Belarusian President Alyaksandr Lukashenka has accused the West of attempting “to destroy our country” by ignoring the results of last month’s election and instead trying to organize a revolution to take power away from the authoritarian leader after nearly three decades of rule.
In a speech to senior officials and state-run media outlets on September 16, Lukashenka said that the ongoing protests questioning his victory in the August 9 vote were organized by the United States and “its satellites — Poland, Lithuania, the Czech Republic, and unfortunately, Ukraine,” who tried to organize a so-called “color revolution” with the goal of “violating our sovereignty and even our territorial integrity.”
“We did not allow their plans to come true and we will not allow that,” Lukashenka said.
Crisis In Belarus
Read our coverage as Belarusians take to the streets to demand the resignation of President Alyaksandr Lukashenka and call for new elections after official results from the August 9 presidential poll gave Lukashenka a landslide victory.
Thousands of people have been detained and beaten by police while nearly all the opposition’s key leaders have been forced to leave the country or been arrested over their demonstrations against the election result, which gave Lukashenka just over 80 percent of the vote.
Opposition leaders have accused the authoritarian leader of vote-rigging, which he denies.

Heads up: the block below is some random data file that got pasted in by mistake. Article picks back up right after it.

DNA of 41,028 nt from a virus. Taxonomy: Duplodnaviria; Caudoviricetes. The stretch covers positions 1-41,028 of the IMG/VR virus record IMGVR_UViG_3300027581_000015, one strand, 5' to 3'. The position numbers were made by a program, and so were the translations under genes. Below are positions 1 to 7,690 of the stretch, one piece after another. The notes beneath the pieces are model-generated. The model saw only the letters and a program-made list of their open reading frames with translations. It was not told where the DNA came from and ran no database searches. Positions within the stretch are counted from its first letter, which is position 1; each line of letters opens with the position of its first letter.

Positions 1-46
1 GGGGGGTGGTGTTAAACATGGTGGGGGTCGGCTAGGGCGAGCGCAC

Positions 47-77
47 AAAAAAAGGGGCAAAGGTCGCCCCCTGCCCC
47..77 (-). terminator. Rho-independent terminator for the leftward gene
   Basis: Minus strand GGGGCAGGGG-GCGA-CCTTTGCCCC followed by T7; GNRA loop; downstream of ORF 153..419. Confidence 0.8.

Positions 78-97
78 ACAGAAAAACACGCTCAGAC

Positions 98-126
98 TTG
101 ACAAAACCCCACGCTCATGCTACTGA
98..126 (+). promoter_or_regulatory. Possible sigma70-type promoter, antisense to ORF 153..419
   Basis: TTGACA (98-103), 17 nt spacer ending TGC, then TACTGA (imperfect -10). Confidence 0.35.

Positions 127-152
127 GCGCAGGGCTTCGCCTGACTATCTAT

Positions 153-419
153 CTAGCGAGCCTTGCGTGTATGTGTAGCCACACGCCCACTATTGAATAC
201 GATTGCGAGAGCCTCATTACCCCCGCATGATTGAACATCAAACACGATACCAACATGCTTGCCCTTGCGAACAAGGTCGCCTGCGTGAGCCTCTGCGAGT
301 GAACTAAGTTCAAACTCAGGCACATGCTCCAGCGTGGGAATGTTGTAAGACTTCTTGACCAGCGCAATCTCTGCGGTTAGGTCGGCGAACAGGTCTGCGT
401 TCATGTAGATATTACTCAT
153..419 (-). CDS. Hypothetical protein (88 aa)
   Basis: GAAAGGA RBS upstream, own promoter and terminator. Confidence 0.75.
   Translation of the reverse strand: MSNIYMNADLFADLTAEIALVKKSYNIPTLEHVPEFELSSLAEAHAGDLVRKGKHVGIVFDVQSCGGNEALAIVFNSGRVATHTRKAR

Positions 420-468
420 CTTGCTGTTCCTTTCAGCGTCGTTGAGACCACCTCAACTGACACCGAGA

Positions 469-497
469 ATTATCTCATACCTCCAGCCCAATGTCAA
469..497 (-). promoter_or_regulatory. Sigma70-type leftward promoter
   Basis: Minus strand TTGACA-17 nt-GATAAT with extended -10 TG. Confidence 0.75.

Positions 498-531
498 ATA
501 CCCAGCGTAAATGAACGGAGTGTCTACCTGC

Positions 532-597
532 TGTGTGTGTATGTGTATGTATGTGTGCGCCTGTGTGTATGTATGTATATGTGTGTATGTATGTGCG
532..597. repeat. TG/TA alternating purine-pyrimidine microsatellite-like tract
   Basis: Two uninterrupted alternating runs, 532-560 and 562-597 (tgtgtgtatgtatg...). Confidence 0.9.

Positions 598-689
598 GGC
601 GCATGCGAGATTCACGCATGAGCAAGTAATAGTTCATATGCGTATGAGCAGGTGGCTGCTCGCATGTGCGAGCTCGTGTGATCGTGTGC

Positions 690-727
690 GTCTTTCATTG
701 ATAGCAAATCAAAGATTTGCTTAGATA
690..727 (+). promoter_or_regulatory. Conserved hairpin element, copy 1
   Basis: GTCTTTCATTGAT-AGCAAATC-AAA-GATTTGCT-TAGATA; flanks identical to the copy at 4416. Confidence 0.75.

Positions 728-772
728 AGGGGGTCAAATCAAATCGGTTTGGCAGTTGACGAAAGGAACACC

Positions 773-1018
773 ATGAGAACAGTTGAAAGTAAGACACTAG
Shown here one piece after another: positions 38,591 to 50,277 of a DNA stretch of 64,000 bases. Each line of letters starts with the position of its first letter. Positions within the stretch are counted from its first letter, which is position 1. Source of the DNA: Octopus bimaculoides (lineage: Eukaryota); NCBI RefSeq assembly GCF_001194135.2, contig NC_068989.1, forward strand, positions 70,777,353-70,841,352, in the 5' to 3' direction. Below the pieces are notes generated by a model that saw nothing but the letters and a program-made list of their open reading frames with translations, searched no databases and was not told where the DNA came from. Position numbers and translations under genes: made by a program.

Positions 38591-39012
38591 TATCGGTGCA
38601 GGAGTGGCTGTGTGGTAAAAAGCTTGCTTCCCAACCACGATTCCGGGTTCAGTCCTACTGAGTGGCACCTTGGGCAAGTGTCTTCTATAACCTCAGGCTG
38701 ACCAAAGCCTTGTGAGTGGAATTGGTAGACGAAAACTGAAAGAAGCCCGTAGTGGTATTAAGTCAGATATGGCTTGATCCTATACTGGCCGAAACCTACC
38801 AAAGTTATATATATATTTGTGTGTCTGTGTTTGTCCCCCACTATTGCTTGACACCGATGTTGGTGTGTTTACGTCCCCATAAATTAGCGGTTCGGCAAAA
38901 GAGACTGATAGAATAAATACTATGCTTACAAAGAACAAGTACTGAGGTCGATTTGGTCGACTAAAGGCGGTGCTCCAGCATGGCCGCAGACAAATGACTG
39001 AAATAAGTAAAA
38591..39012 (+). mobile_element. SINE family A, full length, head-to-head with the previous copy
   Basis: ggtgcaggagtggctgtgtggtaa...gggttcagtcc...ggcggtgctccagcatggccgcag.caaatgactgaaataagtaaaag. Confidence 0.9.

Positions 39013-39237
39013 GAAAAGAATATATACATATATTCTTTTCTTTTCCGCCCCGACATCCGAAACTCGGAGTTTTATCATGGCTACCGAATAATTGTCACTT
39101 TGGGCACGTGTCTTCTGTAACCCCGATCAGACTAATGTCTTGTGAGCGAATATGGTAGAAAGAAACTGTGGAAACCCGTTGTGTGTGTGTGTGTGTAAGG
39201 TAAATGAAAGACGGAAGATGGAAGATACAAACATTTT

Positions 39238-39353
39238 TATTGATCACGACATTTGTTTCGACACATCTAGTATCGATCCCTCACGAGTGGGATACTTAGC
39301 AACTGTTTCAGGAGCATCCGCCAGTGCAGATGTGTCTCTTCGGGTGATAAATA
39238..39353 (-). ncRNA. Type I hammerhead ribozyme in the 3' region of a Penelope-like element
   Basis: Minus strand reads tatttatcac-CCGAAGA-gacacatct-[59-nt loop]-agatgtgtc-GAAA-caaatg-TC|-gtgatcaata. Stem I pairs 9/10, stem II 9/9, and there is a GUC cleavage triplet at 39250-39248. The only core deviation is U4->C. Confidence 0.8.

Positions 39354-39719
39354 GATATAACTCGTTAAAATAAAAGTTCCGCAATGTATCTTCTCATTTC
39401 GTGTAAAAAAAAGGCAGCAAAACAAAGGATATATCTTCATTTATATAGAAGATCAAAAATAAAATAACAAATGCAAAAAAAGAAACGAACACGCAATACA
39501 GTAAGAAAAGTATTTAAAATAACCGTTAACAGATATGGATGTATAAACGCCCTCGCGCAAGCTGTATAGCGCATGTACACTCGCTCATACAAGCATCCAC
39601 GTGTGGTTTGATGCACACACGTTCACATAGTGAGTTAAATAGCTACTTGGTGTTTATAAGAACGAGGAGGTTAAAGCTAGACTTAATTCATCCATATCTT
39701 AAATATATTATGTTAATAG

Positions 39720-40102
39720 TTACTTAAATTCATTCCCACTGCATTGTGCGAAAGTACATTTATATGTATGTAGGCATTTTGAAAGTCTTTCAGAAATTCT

His main challenger in the election, Svyatlana Tsikhanouskaya, dismissed his comments as an attempt to divert public attention from rigging the vote and the violent crackdown on protests.
“There is just one reason behind the protests in Belarus and it’s known to everyone: Lukashenka has lost the vote, but he doesn’t want to step down,” Tsikhanouskaya was quoted by the Associated Press as saying in a written comment to the news agency.
“People have denied Lukashenka their trust and support and demand that he leave,” she added.
Lukashenka has led a crackdown on protests, strikes, and the media since the election, drawing condemnation from human rights groups, media freedom watchdogs, and the international community.
He has refused to negotiate with opposition figures over a new vote, saying on September 16 that “we held the presidential election and got the result, period” and that the next presidential election will be held only after a new constitution is adopted.
“It is time now to give a new momentum to the social and political life. It is important to form a single opinion on what our country, its state system, will be,” he said, adding that the current electoral laws have flaws that are being used by what he called “sham candidates and their representatives” — a reference to Tsikhanouskaya and her associates, who say she in fact won the election.
Lukashenka said that Lithuania’s “anti-Belarus” stance most likely stemmed from Minsk-Vilnius disagreements regarding the ongoing construction by Russia of a new Astravets nuclear power plant in western Belarus.
He announced on September 16 that the plant will officially start functioning by November 7.
Lukashenka’s statements came two days after he met with Russian President Vladimir Putin in Sochi at which Moscow agreed to allocate a $1.5 billion state loan to Lukashenka to help keep Belarus’s economy from faltering.
With reporting by BelTA and AP